Show Less
Restricted access

Experiencing Same-Sex Marriage

Individuals, Couples, and Social Networks

Pamela Lannutti

This book provides an understanding of how the legal and cultural debates and advances and limitations on same-sex marriage are experienced by gay, lesbian, bisexual, and transgender (GLBT) people, same-sex couples, and their social networks. Using data collected from hundreds of GLBT people, same-sex couples, and their social networks over the past decade, the book examines the following topics: same-sex marriages’ impact on how GLBT individuals view their relationships and community; same-sex couples’ decision making regarding whether to marry or not; the interactions between same-sex couples and members of their families-of-origin regarding same-sex marriage; the same-sex marriage experiences of understudied members of the GLBT community; and the interactions between same-sex couples and members of their social networks in locations with restrictions against legally recognized same-sex marriage. These findings are examined through the lens of the social scientific study of relationships. They are based on a communication studies perspective on personal relationships, and therefore emphasize communication concepts and theories relevant to the understanding of same-sex marriage experiences.
Show Summary Details
Restricted access

Chapter Seven. Conclusion

Extract

During the time I was writing this book, I had to keep going back to the introduction and revising the number of U.S. states that recognized same-sex marriage, the number of U.S. states that had passed legislation against same-sex marriage, the federal status of U.S. same-sex marriages, and the number of countries that have national recognition for same-sex marriage. It is likely that there will have been more changes to this information by the time you read this book. When I was in graduate school, a wise professor in my department, Dr. John Murphy, was fond of saying, “It’s hard to write about a moving target.” The legal status of same-sex marriage in the United States is one such “moving target,” but it is my hope that this book provides an understanding of the same-sex marriage experiences of U.S. GLBT people, same-sex couples, and their social networks. The research discussed in this book makes it clear that it can be challenging—and joyful—to enact and express relational commitment and manage relationships among social network members in the dynamically changing and new relational context created by same-sex marriage.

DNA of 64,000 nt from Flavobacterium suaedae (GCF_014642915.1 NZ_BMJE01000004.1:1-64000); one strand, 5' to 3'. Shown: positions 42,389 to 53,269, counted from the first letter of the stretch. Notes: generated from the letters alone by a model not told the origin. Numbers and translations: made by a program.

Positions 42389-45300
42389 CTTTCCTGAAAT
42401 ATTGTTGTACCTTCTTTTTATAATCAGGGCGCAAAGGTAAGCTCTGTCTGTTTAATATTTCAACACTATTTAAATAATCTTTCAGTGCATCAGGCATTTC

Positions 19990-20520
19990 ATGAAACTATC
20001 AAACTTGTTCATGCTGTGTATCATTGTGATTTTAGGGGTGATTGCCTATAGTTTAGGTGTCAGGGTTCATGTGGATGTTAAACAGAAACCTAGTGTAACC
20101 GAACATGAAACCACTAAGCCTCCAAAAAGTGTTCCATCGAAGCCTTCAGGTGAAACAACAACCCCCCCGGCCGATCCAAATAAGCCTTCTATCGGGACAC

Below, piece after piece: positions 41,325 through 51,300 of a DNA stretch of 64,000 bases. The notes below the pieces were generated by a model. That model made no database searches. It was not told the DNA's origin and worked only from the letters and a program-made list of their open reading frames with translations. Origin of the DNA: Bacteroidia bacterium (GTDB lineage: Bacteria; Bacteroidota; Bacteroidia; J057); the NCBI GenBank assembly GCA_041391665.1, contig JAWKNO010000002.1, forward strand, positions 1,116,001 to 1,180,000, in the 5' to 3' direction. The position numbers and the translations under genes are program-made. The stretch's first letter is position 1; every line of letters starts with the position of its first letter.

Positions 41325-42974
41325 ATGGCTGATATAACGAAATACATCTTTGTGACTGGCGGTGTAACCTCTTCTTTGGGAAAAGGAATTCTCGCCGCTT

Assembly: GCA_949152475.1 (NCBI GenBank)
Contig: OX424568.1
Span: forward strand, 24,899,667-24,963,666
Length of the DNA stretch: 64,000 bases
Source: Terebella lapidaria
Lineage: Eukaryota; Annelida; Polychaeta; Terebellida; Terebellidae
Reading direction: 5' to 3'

The research on same-sex marriage discussed in this book illustrates the utility of approaching the understanding of same-sex marriage from a Communication Studies perspective. Our interactions with one another not only shape our relationships and build our social worlds, but also help to define our identities and sense of self (see Tracy, 2002). Thus, our preceptions of others and ourselves...

You are not authenticated to view the full text of this chapter or article.

This site requires a subscription or purchase to access the full text of books or journals.

Do you have any questions? Contact us.

Or login to access all content.